RENTON, WA - Valley Medical Center (VMC), the largest healthcare provider in South King County, is on track to begin implementation of House Bill (HB) 1123, a new law requiring hospitals to take specific steps to prevent and control Methicillin-Resistant Staphylococcus aureus (MRSA) beginning January 1, 2010.
HB 1123 necessitates hospitals adopt a policy containing the following requirements:
- Risk Assessment: Hospitals will be required to conduct a risk assessment to identify patients who may need MRSA screening;
- Testing ICU Patients: Adults and pediatric Intensive Care Unit (ICU) patients will be screened for MRSA colonization within 24 hours of admission;
- Preventing MRSA Transmission: Apply appropriate procedures for preventing a patient who tests positive for MRSA from transmitting MRSA to other patients;
- Rooming for MRSA Patients: Implement a notification process to inform patients they may be roomed with patients who have MRSA, or whose MRSA status is unknown;
- Patient Notification and Education: Every patient with a MRSA infection will receive oral and written instructions about aftercare and precautions against spreading the infection.
In addition, the law states that the Washington State Department of Health will receive data on MRSA from the normal coding process used to report diagnoses through the Comprehensive Hospital Abstract Reporting System (CHARS).
What Valley Medical Center is Doing to Prevent/Control MRSA
“We are, and historically have been very focused on preventing MRSA infections at Valley Medical Center,” said Kathryn Beattie, MD, Chief Medical Officer, Valley Medical Center. “We recognize the importance of this legislation. We’re committed to doing our part to comply with all requirements of House Bill 1123.”
- Risk Assessment & Testing: All adult ICU patients will be screened for MRSA within 24 hours of admission. Patients with a laboratory confirmed history of MRSA are identified so upon re-admittance they are placed under contact precautions. Patients are not removed from isolation until specific criteria are met.
- Preventing MRSA Transmission: At VMC, prevention of MRSA transmission requires a multistep approach. A “Contact Precautions” sign is placed on the patient’s door. Gloves and gown are required to be worn upon entry into the patient’s room, and discarded prior to exiting the room to prevent contamination. Gloves are changed between caring for different sites on the same patient. Hand hygiene is practiced when changing or removing gloves. And everyone entering or leaving a patient room is advised to “foam in” and “foam out” with hand sanitizer athand foam stations outside patient rooms.
- Rooming for MRSA Patients: At VMC, all of our patient rooms are private, thus patients identified with MRSA will be placed in a private room. In the event we need to house two or more patients together in one room, patients with MRSA will be placed in a cohort (a room with other MRSA-positive patients).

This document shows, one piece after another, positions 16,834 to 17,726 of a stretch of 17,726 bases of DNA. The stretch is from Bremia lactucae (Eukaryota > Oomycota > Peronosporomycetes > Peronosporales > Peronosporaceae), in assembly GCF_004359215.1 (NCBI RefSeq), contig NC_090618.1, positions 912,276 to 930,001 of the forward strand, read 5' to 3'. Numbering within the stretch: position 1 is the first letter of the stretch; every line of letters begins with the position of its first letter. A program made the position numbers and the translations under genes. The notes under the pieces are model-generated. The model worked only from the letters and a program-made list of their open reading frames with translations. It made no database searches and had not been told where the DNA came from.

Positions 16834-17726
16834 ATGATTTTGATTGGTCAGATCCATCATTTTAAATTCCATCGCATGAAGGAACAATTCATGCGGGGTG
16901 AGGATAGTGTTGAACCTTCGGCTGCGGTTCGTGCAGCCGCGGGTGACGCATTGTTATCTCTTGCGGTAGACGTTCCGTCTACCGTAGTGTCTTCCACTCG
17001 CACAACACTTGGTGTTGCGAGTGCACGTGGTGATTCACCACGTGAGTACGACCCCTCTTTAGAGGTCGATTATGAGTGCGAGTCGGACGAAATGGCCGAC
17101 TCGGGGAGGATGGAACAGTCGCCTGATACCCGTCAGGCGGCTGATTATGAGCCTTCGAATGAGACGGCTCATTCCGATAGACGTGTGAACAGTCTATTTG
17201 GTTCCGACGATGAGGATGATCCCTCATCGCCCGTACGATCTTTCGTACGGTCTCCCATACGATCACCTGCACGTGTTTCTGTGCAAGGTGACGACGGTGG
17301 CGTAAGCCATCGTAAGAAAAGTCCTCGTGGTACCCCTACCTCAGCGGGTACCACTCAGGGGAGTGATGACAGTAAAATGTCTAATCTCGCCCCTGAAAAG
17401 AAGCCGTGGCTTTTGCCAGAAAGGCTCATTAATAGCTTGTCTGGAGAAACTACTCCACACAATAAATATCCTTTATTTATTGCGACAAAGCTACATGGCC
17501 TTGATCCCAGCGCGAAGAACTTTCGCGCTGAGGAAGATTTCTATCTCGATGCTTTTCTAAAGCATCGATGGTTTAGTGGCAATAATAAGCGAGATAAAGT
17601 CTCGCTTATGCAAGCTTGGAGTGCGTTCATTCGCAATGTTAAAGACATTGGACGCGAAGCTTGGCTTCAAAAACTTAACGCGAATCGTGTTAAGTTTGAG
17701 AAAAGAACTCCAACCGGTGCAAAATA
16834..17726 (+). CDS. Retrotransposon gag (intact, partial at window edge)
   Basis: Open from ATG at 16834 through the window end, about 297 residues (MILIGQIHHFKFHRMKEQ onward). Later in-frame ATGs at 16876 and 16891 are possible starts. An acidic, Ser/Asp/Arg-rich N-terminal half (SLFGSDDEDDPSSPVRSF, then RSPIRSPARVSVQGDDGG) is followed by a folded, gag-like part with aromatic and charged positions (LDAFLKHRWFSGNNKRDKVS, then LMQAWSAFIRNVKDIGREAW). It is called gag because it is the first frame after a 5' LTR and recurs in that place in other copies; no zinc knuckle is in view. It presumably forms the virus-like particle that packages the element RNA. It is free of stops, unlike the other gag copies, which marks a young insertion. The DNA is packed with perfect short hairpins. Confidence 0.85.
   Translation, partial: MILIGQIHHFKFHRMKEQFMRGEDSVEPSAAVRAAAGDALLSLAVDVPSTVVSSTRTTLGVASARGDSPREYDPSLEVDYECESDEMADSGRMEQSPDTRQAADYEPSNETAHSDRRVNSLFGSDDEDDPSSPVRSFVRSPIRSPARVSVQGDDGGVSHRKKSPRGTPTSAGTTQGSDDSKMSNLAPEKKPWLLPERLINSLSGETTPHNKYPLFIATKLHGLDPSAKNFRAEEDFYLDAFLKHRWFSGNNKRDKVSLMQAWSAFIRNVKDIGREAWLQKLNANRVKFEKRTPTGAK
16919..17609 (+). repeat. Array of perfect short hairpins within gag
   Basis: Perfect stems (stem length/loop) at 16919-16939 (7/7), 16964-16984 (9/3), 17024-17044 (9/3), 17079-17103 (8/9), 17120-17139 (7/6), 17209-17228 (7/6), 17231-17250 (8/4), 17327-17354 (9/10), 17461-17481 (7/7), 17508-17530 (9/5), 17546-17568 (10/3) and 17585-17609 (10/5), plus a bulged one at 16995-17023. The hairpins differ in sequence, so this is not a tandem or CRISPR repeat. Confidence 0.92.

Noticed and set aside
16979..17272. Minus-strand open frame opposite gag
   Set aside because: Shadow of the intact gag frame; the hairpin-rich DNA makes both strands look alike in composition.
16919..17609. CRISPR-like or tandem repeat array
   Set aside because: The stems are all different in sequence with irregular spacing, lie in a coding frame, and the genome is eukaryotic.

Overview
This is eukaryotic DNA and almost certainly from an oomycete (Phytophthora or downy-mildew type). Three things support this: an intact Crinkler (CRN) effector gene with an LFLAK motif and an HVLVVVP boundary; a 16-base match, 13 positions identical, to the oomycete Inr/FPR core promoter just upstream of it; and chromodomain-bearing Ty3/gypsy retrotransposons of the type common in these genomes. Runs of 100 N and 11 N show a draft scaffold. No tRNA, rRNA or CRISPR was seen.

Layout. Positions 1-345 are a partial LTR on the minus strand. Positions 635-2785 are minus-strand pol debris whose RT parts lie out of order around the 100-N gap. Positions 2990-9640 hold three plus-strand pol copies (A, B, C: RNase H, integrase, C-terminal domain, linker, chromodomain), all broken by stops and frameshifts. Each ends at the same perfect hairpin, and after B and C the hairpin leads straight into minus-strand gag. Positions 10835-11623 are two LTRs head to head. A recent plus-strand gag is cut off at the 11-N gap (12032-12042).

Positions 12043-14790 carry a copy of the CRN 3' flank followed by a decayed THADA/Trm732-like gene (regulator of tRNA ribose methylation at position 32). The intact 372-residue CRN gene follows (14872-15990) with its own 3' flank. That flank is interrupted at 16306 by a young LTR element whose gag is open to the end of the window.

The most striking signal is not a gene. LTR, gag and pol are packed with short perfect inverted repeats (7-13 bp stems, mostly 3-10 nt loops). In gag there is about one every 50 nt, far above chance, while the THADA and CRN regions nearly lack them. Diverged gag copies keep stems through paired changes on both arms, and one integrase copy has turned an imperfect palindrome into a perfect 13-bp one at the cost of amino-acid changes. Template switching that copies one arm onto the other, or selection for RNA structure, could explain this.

- Patient Notification & Education: Every patient with a MRSA infection receives oral and written instructions about aftercare and precautions against spreading the infection.
Staphylococcus aureus, often called “staph” is a bacteria commonly found on the skin of healthy people. Usually staph bacteria don’t cause any harm, however, sometimes they get inside the body through a break in the skin and cause a staph infection. Methicillin is an antibiotic often used to treat staph infections. MRSA is antibiotic-resistant staph bacteria. Most often, MRSA causes infections on the skin, but it can cause other infections like pneumonia, blood stream infections and urinary tract infections. MRSA infections look like sores (spider bites), boils, or a cut that is swollen, hot and filled with pus. MRSA is commonly transferred via touching the skin of someone who has MRSA, or using their personal items such as towels, washcloths, clothes or athletic equipment. You have a greater risk of getting MRSA if you are recovering from surgery or burns, have tubes in your body for medical treatment, or if you share needles. Frequent hand hygiene – washing with soap and water, or using an alcohol-based hand sanitizer – is the most important control measure for MRSA.
About Valley Medical Center
Valley Medical Center is the largest nonprofit healthcare provider between Seattle and Tacoma, serving over 400,000 residents. In addition to the hospital, the Medical Center operates a network of more than two dozen primary care, urgent care and specialty clinics throughout Southeast King County. Located in Renton, Washington, VMC offers medical, surgical and 24-hour emergency care as a Level III Trauma Center. VMC is a regional resource with recognized medical specialties in joint replacement and orthopedics, neuroscience, stroke and spine, sleep medicine, and childbirth and neonatal care, and provides specialized heart and vascular, and cancer treatment. At Valley Medical Center, patient safety is our number one priority.
Kim Blakeley, Valley Medical Center
(425) 228-3440 x3341
(206) 550-6564 - cell
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